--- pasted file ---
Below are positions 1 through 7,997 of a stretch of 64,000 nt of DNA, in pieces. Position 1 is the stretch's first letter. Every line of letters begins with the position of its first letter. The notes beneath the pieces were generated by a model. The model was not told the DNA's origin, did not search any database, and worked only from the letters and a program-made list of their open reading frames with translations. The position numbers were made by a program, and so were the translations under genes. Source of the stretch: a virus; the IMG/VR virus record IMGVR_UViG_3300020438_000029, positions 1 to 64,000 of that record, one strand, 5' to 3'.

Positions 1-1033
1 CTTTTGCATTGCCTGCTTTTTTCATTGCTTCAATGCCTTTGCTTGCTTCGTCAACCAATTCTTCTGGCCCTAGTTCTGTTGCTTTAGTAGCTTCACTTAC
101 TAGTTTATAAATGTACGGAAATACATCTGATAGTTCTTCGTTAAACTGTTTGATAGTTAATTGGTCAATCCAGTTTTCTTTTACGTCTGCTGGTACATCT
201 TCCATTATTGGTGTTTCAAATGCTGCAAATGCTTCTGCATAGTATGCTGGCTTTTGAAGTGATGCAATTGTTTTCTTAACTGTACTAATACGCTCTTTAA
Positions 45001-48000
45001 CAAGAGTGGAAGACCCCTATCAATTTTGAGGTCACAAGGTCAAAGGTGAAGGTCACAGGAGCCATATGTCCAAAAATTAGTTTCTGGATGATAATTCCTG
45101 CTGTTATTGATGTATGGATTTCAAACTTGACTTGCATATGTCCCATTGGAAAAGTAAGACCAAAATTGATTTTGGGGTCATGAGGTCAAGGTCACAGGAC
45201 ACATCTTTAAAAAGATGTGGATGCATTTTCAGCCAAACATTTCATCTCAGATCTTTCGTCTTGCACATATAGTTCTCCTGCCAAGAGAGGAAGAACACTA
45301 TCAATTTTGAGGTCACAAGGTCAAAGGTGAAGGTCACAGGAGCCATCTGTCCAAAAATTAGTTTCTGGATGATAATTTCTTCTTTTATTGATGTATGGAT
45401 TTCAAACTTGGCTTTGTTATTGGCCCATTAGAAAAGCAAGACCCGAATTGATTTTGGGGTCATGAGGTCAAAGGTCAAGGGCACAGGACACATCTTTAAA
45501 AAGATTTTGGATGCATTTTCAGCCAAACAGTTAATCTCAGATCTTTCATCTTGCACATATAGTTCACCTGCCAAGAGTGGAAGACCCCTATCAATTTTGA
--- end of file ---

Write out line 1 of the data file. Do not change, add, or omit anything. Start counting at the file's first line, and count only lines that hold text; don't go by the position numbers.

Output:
Below are positions 1 through 7,997 of a stretch of 64,000 nt of DNA, in pieces. Position 1 is the stretch's first letter. Every line of letters begins with the position of its first letter. The notes beneath the pieces were generated by a model. The model was not told the DNA's origin, did not search any database, and worked only from the letters and a program-made list of their open reading frames with translations. The position numbers were made by a program, and so were the translations under genes. Source of the stretch: a virus; the IMG/VR virus record IMGVR_UViG_3300020438_000029, positions 1 to 64,000 of that record, one strand, 5' to 3'.